Professional musicians from different countries (Syria, Egypt, Morocco and Spain) make up this group led by Abdel Karim. They concentrate on studying and performing Classical Arab Music, including both music originating from different countries, from Turkey to Egypt, in the period between the 16th and the 19th centuries, and Arab-Andalusian music from medieval Islamic Spain. It was in Al-Andalus that a poetic-musical form known as Muwashaha was born and developed. This musical form can still be found in the Maghreb, (Morocco, Tunisia, Algeria and Lybia) where it is known as Andalusí music, Maluf, etc., and also in the countries of the Orient such as Syria, Lebanon, Egypt, and so on, where it has had considerable influence. In these countries the Muwashaha has been preserved with great care and has hardly undergone any changes. It constitutes the nucleus of eastern Arab-Andalusian Music known by this name as a reminder of its place of origin. Musical, rhythmic and literary differences distinguish Oriental Arab classical music from the music still found in the Maghreb.
The music in this repertoire can be classified as ancient music and classical music and considered as parallel to baroque and classical music in the Western tradition. The use of quarter tones, perfectly arranged within the very complex Maqam modal system, and the subtle rhythms of the wazn, are of unparalleled beauty, and create a richer musical content in comparison to the Andalusí music that relies on scales similar to those found in Western music.

The Takht
The nucleus of the Abdel Karim Ensemble is the Takht. For the Arab people this word defines a small group of performers usually playing different melodic instruments such as the lute, nay and kanun, and one or more percussion instruments such as the riqq, the bendir and more recently in some countries, the derbuka. The solo voice is usually accompanied by other singers who often also play an instrument.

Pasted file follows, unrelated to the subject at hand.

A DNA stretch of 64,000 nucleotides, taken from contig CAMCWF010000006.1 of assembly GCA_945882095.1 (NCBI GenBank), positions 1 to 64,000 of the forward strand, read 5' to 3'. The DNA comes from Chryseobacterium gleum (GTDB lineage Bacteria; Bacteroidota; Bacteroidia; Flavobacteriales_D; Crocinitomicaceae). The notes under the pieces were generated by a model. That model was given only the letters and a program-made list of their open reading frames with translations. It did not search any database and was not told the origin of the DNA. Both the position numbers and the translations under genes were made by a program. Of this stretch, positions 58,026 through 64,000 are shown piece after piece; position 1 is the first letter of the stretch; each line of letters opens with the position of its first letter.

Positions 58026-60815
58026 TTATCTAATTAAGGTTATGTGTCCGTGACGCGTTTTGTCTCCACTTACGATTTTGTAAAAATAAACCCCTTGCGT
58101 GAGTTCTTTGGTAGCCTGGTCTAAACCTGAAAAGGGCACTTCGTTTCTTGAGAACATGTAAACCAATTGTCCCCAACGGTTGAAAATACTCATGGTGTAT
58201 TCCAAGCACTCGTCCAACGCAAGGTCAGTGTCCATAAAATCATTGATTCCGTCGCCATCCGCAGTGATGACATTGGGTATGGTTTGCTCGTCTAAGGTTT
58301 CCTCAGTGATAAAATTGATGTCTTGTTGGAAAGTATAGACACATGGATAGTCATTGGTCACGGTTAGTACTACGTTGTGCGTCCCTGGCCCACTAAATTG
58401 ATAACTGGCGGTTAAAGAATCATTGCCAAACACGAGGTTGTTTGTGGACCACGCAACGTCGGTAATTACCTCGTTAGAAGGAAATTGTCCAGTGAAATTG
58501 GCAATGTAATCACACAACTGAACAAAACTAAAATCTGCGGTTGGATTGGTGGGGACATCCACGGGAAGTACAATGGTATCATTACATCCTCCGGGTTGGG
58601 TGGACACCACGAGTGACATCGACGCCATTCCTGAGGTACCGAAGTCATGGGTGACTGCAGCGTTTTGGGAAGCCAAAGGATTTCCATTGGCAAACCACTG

The Takht originated at court, and it specialised in both vocal and instrumental pieces. The musicians played on a wooden platform, raised about 45cm. off the floor. Performances were usually given in the private residences of the aristocracy, dignitaries and important members of government who welcomed this kind of artistic display.
Instruments such as the violin, the viola, the cello and double bass have been added to this takht. They are very well suited to producing the exclusive intervals mentioned, by virtue of the absence of frets. They are perfectly well accepted in this type of ensemble and orchestral formation.

The instruments featured here have been used since time immemorial among the Arab peoples-the Nay (Arab cane flute), the Kanún (Arab zither), the ‘Ud (Arab lute) and the accompanying percussion instruments, Derbuka, Bendhir, and Riqq. Above all, the melodious voice of the Mughanni (singer) cleverly weaves the feeling of the music with the refined beauty of the poetry. From the end of the 18th century European bowed string instruments were gradually introduced starting with the violin and followed by the cello and double bass. These are played with a very different technique and although they do not form part of the traditional range of instruments they adapt perfectly.